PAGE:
This is the reason Iago’s downfall occurs from a lesser height than that of Othello. Othello, on the other hand, possesses a rigid image of himself that shatters and quickly rebuilds without a moments pause to accept the truth. At the beginning of the play, Othello states that he is not requesting Desdemona’s presence in Cyprus “to please the palate of [his] appetite, nor to comply with heat (the young affects in [him] defunct) and proper satisfaction”. (A1 S3 L297 – 299) It is as Neely discusses: “for Othello, sex is secondary”. 1980, P 72) He claims that he does not “make a life of jealousy with fresh suspicions” when Iago first begins to insinuate towards the possible infidelity of Desdemona. (S3 A3 L208) As Iago builds towards the idea of Desdemona’s infidelity, Othello declares that “if [he] [does] prove her haggard, though that her jesses were [his] dear heartstrings, [he’d] whistle her off and let her down the wind to prey at fortune. ” He maintains that even if he does find her false, he will be able to simply let her go. As the play progresses, Othello finds the image of himself crumbling.

Despite his insistence of his lack of sexual appetite, it drives him to the brink of insanity when Iago suggests that Desdemona was “naked with her friend in bed”. (A4 S1 L5) Despite his insistence of his lack of jealousy, he calls her “a subtle whore, a closet lock and key of villainous secrets” as he comes to realize her infidelity. (A4 S2 L23) Despite his insistence that he would be able to let her go if she was discovered to be unfaithful, he furiously cries that he “will chop her into messes! ” for “cuckolding” him.

These contradictions of words are the contradictions of a man who does not know himself. As his entire view of himself collapses, Othello cannot accept the new traits he discovers in himself. He wanders through the halls, bellowing “farewell! Othello’s occupation is gone! “. (A3 S3 L409) For Othello, it has always been his occupation that defines who he is. He has more than once made reference to his role as a soldier, and his cry of the disappearance of his occupation signifies that he feels he has completely lost the identity he has always thought to possess.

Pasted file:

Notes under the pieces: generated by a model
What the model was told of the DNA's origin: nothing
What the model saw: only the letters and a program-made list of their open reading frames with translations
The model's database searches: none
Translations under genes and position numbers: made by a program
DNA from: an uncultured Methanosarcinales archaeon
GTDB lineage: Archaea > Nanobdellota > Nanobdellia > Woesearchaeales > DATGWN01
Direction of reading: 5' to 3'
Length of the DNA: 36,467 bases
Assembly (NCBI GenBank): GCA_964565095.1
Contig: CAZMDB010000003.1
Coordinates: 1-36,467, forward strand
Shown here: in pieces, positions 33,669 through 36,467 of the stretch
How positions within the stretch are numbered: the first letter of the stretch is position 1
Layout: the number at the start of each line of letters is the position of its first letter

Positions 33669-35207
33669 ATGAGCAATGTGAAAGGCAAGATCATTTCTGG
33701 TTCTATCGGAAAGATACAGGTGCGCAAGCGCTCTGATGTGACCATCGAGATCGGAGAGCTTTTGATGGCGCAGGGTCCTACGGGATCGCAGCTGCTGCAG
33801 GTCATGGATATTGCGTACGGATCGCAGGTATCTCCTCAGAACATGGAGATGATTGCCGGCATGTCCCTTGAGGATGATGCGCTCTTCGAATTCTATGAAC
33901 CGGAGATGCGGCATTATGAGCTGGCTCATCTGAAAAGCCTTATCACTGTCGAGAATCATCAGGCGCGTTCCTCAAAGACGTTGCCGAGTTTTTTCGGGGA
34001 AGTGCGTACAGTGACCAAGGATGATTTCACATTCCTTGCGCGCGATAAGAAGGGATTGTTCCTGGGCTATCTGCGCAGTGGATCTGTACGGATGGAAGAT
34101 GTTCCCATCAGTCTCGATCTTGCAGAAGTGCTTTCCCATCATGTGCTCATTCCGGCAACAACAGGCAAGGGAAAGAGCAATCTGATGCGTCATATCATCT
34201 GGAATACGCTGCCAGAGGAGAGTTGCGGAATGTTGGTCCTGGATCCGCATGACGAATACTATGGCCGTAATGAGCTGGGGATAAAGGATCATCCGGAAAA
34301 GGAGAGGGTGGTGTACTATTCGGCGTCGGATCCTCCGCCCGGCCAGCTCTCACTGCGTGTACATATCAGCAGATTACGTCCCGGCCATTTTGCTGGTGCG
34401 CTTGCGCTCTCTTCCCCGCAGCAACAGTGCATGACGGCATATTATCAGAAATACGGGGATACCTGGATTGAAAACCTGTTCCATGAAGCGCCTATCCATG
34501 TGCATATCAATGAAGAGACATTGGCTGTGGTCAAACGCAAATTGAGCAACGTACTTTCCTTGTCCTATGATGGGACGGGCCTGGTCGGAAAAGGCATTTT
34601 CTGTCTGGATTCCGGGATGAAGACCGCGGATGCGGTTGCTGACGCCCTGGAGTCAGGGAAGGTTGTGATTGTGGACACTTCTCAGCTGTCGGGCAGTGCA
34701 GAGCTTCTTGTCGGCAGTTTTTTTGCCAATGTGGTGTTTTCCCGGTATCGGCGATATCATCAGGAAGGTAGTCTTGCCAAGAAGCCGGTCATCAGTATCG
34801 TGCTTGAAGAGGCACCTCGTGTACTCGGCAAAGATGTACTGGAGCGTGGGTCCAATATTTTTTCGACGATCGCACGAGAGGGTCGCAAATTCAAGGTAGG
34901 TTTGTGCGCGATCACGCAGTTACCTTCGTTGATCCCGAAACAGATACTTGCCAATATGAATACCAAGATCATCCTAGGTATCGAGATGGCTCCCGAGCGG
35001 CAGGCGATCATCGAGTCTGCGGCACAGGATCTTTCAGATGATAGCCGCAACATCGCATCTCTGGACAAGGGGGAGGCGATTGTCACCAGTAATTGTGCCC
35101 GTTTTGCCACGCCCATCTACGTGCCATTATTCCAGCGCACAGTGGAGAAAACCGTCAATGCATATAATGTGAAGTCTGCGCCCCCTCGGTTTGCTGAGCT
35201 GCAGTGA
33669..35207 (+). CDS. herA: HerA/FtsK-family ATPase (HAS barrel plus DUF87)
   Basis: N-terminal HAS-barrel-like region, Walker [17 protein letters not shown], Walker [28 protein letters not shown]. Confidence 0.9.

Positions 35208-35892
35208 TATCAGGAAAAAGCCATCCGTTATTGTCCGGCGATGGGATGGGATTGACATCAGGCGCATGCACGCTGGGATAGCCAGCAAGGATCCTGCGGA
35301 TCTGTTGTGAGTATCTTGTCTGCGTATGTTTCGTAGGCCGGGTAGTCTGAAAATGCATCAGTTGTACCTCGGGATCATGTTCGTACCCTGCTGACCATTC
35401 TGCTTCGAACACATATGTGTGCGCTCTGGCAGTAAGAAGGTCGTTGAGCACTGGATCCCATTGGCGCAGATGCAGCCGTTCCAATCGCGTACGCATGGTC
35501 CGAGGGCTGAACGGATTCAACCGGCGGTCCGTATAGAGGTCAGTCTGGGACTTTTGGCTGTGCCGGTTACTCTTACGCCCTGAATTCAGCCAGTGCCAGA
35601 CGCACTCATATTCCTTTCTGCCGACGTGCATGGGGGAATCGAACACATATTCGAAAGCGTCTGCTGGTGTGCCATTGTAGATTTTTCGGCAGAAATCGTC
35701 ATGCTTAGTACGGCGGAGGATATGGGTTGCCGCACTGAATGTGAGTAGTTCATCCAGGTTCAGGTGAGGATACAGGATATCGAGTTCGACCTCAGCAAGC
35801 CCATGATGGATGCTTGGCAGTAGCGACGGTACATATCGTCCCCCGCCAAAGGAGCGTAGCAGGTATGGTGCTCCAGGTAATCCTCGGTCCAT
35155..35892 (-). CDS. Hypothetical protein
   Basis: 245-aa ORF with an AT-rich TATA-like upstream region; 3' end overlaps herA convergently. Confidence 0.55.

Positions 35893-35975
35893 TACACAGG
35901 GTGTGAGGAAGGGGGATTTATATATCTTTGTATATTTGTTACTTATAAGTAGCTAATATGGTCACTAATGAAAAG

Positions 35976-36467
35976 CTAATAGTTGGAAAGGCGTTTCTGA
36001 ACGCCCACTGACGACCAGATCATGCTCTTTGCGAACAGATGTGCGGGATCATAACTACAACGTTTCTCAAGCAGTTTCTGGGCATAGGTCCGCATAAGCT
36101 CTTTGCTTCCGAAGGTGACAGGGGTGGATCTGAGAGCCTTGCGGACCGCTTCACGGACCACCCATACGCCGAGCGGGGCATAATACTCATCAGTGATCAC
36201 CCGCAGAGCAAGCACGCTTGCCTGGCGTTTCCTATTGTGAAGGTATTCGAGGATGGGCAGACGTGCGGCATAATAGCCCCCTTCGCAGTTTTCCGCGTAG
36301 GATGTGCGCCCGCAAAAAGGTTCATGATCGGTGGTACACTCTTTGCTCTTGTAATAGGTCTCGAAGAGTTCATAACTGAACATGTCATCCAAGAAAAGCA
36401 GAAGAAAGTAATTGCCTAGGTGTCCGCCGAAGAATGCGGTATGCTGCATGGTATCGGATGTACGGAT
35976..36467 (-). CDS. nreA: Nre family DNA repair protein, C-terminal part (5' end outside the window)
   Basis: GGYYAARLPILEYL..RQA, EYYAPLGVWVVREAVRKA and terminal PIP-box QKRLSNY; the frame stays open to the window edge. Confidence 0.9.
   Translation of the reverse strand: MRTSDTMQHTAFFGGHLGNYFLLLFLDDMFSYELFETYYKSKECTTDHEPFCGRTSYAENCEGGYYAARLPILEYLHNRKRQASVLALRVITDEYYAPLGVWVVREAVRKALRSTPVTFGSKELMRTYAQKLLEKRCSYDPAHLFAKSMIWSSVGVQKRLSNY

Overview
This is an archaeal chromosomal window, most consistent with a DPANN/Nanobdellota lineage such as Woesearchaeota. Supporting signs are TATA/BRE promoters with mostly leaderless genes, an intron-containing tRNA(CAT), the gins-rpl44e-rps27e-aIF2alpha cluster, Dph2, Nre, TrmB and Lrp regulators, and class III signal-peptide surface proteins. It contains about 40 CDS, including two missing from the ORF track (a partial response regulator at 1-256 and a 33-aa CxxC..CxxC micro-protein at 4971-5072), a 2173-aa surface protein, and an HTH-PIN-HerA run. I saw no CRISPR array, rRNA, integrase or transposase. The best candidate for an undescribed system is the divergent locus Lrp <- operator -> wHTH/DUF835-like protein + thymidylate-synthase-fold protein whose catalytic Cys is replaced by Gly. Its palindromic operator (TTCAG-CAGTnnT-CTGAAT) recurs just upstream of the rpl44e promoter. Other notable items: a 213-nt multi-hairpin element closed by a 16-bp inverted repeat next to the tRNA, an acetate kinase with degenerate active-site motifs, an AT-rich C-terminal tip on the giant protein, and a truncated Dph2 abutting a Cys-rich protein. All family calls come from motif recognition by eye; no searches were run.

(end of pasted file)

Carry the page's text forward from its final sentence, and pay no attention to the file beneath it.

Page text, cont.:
Desdemona is the main cause of his painful self-discovery, and that is why he chooses to end her life to rebuild his self-image. “His conflicts are resolved, his need to idealize and degrade her momentarily reconciled only when he kills her, performing a sacrifice which is also a murder. ” (Neely, 1980, P 73) He performs the murder, believing that he is on his way to inner peace once again, only to have his newly formed harmony snatched from him when he discovers Desdemona’s innocence.

This too-late discovery brings Othello to the climax of his despair, and he commits suicide. It is only because Othello’s lack of self-knowledge that he felt the need to repair his self-image. In repairing his self-image, he took the step to murder Desdemona. His discovery of her innocence after her death is what brings him to his downfall. In turn, Othello brought upon his own downfall because of his lack of self-knowledge. Within an entire play full of men who do not know themselves, it is Iago and Othello that bring their ultimate demise through lack of self-knowledge.